It's not on a you know, an open board where everybody, you know, the the the uh thing we used to think about and know that went on was you know the the dinners where people would just kind of talk about training strategies. You know those nice dinners at fancy, restaurants in new york, um yeah, that's not open to everyone. That's not something that all of us could just join in and say: hey. Can i pull over a chair and kind of join you guys and hear what's up uh? So yeah, that's that they were not talking about that.

Now there there have been times where companies take tesla. You know have gotten really angry about short sellers who have taken a short position and announced it and been out there publicly saying this company is overvalued, and then you have that that tension of you know are look they're being public they're, stating what their position is. Um and tesla says no they're trying to drive our our value down to the ground, um and - and i think that's a tough argument. You know i'm not aware of tesla being successful in bringing that argument yet, but you know, but there are companies that complain about that.

The short sellers are manipulating and it depends on what they're doing you know. Are they having those dinners or are they out there? In the town square, saying hey, i i shorted this. I think this is overvalued very interesting, very interesting. Well, overall, this has been an absolute wealth of knowledge.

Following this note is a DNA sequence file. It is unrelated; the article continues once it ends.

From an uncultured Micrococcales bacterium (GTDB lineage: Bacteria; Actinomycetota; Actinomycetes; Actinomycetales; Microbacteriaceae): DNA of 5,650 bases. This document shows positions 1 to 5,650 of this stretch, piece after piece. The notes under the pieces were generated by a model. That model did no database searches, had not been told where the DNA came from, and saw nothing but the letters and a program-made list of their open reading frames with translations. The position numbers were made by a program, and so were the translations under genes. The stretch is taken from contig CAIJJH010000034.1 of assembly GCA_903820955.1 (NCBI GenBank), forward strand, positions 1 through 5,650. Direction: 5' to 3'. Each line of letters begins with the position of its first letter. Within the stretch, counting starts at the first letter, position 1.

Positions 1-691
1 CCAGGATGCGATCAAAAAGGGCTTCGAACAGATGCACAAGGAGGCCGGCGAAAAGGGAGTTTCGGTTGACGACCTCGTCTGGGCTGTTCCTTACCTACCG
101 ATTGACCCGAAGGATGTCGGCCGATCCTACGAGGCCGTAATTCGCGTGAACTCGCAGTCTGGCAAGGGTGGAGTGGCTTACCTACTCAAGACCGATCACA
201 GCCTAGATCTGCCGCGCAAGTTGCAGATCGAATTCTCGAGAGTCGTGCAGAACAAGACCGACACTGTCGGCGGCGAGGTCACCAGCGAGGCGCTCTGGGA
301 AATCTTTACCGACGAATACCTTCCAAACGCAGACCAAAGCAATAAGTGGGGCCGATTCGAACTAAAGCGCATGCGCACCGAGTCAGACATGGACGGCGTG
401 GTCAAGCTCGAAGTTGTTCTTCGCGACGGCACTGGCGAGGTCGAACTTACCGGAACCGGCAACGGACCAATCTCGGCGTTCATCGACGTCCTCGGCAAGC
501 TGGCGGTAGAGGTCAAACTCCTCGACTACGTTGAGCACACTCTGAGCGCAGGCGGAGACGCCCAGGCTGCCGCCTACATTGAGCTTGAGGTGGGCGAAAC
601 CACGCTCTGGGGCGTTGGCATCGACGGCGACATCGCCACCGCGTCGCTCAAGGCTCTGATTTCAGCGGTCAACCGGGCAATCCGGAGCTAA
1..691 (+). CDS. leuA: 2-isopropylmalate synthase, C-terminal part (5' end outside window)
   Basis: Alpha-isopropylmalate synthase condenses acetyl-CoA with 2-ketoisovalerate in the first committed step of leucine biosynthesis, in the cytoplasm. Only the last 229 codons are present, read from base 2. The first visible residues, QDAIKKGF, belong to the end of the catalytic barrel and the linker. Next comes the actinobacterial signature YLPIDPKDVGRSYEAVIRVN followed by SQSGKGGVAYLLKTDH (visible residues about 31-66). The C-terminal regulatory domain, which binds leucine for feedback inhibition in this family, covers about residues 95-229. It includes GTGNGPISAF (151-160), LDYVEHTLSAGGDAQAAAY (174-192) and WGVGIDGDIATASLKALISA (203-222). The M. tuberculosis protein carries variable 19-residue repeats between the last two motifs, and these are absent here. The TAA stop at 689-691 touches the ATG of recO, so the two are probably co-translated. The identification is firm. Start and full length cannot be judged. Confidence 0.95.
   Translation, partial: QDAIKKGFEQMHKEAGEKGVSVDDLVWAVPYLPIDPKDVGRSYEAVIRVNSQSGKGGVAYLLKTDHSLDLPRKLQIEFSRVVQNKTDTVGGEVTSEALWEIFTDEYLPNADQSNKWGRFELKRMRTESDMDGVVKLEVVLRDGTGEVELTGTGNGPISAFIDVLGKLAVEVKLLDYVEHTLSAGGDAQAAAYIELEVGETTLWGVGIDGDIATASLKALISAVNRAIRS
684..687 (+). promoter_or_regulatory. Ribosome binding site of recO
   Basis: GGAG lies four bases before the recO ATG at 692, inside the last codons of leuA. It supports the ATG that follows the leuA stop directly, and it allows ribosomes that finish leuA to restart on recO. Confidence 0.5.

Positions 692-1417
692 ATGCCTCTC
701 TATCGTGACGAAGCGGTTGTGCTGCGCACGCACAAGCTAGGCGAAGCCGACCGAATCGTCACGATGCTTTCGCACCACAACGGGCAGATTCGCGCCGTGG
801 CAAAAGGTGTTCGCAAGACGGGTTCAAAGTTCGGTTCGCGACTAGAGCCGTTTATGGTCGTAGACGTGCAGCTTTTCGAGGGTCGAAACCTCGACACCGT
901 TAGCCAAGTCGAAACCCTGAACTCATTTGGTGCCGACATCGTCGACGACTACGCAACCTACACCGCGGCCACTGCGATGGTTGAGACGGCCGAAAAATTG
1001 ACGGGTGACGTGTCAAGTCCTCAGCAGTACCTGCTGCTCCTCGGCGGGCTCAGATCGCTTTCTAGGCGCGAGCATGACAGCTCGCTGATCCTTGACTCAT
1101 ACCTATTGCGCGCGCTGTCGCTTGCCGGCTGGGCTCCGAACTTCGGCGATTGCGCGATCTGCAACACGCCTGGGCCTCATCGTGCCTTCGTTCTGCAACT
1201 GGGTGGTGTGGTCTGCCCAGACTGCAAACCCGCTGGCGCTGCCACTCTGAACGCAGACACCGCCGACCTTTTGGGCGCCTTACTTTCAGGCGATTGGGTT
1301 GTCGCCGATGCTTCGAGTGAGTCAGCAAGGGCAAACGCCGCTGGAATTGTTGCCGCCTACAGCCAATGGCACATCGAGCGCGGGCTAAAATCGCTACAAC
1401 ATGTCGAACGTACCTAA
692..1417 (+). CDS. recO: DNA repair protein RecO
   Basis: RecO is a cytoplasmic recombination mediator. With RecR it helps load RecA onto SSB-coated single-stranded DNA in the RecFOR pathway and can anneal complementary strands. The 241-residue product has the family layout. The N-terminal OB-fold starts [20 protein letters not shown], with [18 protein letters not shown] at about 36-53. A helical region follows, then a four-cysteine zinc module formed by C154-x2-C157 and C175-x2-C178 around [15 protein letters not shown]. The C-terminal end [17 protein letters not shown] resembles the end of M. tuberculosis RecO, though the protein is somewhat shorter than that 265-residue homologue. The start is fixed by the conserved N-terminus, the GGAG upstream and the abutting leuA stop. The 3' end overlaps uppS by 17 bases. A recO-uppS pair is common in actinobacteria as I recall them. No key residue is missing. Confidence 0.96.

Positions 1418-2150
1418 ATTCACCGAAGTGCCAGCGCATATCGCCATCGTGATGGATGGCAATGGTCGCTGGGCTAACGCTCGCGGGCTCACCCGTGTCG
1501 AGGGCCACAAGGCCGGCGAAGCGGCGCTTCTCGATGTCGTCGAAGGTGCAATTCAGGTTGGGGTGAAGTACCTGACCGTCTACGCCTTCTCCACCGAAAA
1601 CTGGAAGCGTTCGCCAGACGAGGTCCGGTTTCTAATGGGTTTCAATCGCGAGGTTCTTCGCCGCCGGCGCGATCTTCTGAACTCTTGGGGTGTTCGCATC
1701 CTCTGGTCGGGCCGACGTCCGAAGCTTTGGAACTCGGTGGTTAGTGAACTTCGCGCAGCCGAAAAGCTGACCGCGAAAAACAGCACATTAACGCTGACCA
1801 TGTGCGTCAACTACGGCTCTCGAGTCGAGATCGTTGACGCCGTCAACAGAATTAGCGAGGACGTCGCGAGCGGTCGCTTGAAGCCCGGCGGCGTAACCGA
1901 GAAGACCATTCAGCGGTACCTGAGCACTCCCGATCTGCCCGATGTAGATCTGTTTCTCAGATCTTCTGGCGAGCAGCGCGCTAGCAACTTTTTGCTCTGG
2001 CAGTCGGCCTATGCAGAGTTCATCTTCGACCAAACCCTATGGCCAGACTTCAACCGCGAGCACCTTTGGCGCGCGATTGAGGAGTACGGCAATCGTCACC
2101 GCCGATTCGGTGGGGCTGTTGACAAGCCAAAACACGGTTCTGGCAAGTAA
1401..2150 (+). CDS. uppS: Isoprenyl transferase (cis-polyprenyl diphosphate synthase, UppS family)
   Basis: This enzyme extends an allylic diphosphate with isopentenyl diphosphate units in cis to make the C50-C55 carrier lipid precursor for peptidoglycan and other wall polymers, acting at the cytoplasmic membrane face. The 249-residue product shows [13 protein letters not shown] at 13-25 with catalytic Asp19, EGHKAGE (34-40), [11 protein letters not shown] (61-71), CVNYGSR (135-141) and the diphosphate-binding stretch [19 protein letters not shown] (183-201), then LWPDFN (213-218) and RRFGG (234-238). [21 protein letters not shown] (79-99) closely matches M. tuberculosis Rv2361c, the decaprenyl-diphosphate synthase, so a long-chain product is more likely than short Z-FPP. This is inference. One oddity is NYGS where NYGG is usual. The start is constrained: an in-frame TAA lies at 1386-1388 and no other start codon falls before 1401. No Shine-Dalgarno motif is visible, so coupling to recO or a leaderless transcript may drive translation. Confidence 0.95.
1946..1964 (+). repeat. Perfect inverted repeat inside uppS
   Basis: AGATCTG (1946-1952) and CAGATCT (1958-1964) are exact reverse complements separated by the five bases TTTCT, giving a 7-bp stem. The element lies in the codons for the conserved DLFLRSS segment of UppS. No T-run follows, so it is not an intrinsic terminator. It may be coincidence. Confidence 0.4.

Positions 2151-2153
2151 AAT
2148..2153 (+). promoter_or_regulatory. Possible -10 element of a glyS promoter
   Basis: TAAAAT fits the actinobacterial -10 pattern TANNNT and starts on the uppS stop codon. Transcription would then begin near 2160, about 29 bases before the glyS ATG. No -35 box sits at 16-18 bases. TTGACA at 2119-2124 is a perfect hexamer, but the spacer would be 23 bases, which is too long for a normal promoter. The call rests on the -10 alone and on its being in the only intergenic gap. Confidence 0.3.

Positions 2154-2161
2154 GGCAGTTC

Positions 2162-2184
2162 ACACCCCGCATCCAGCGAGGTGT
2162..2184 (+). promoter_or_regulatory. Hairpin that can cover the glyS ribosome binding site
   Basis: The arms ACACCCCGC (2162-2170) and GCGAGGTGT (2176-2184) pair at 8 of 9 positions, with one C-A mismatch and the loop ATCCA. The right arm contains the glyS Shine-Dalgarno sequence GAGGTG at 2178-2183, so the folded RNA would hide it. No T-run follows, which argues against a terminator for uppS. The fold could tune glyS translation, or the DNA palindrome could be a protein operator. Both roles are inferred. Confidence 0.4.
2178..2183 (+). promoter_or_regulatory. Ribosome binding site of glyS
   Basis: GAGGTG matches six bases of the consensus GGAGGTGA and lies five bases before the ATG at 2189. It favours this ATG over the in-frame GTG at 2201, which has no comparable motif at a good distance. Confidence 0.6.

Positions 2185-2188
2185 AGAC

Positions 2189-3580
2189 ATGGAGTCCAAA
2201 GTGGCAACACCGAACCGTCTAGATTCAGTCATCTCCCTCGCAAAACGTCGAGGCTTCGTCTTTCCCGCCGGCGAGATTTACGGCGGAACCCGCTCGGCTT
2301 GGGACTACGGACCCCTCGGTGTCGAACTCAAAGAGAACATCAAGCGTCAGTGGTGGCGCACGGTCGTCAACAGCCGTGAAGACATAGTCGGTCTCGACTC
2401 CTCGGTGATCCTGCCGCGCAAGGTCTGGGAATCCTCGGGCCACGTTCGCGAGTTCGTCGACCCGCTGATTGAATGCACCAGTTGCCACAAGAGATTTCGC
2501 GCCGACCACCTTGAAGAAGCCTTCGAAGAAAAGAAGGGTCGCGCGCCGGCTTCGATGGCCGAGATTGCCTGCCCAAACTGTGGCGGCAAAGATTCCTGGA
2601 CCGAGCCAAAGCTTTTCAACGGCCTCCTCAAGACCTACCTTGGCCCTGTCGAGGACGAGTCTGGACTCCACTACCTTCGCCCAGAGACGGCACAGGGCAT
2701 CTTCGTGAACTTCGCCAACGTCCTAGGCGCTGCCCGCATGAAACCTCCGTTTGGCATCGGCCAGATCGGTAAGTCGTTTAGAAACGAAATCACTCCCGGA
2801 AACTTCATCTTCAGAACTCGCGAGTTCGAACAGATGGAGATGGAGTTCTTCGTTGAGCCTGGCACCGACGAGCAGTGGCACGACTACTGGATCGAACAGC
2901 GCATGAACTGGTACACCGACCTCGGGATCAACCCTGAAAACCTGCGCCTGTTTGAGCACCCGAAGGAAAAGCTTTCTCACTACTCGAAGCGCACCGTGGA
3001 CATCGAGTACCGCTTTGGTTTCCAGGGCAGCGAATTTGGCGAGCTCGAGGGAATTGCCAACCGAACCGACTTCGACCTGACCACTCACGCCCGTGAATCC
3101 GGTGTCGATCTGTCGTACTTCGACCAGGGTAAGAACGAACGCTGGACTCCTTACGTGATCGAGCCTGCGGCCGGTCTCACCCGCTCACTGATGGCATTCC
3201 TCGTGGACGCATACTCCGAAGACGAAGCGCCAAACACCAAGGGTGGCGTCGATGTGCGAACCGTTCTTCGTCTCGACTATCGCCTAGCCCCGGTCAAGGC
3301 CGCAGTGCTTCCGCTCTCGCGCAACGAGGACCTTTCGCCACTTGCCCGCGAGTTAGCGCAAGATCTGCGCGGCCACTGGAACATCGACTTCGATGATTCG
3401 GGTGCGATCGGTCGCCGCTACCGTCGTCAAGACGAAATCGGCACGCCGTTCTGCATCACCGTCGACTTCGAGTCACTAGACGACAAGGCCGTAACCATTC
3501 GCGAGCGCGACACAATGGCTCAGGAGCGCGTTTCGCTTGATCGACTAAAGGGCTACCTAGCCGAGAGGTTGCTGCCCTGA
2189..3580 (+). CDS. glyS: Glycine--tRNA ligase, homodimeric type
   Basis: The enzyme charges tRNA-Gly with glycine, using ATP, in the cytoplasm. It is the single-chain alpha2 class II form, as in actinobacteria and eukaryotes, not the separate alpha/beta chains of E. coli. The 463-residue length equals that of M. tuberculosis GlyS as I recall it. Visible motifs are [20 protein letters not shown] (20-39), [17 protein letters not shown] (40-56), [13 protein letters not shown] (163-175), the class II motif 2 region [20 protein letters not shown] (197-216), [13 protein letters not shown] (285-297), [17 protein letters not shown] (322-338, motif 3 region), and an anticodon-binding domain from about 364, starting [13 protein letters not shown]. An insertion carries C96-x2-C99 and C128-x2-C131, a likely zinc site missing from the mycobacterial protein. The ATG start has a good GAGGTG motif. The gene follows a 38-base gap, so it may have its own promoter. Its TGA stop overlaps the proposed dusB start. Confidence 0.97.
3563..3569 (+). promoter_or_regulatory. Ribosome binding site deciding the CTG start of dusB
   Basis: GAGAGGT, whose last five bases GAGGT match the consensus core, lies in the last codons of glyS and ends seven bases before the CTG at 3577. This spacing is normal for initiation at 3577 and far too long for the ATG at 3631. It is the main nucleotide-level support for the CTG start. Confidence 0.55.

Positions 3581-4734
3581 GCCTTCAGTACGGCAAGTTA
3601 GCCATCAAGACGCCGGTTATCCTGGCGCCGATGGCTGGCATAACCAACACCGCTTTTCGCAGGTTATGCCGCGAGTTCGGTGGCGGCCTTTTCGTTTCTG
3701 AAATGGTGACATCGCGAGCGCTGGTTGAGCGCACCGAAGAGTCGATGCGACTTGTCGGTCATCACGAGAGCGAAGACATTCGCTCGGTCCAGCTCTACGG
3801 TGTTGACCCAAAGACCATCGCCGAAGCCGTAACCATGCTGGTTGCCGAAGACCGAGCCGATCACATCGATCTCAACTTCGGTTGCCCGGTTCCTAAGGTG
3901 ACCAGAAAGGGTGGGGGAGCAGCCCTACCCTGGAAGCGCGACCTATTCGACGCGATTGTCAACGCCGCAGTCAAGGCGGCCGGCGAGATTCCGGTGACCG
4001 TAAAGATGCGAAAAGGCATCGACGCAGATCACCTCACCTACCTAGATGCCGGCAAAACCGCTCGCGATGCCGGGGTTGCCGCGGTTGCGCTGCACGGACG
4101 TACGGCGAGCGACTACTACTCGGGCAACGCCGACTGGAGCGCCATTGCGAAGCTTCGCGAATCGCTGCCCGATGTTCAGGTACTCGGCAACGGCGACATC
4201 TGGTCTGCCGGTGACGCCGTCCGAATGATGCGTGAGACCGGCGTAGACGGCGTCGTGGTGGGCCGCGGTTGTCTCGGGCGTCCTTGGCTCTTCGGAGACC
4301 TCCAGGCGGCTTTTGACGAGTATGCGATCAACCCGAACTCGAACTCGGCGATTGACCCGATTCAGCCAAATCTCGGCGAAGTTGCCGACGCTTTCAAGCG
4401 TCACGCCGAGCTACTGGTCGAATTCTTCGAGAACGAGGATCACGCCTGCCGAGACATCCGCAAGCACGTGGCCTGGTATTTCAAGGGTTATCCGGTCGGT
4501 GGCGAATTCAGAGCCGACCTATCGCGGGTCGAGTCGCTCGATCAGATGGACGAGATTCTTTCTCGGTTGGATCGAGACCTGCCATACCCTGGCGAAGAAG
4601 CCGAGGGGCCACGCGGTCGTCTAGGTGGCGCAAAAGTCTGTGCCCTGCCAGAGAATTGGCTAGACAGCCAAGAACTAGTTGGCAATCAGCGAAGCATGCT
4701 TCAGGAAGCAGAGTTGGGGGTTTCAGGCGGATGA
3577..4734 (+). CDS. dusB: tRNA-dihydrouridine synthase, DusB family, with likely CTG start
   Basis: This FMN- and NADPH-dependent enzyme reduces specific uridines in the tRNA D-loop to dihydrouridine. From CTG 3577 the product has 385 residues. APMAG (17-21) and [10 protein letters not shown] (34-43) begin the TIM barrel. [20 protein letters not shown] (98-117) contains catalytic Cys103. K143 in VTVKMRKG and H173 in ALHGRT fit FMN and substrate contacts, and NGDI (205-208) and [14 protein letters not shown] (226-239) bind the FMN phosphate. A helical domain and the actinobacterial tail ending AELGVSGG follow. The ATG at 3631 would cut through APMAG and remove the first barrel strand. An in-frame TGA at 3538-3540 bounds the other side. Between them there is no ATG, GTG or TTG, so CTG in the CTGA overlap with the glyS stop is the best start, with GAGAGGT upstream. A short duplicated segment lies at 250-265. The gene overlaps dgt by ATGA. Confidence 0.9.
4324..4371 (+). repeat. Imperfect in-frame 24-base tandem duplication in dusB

All of us very very much appreciate your time and as things develop, of course, we would love to have you back on in the meantime, if people end up having questions or want to dive into something a bit more, what's the best way for them to get Like in contact with you or see the things that you're currently working on um, you can email me at lisa. Lisa at sec stands for securities and exchange commission defense attorney.com. You can hop on my website, which is www.secdefenseattorney.com. I try to make it easy to find me and you can find me on twitter.

Lots of you have and i'm happy to to to uh talk with you guys there and that's at lisa braganza. That's it that's awesome and for all of you listening right now i'll make sure to link all three of those in the description, so you can easily track that down. But once again thank you so much for your time. We truly appreciate it and hopefully we we'll be talking again soon.

Thank you so much, it's been a pleasure.

24 thoughts on “The robinhood citadel lawsuit ex-sec branch chief explains”
  1. Avataaar/Circle Created with python_avatars Damon Haner says: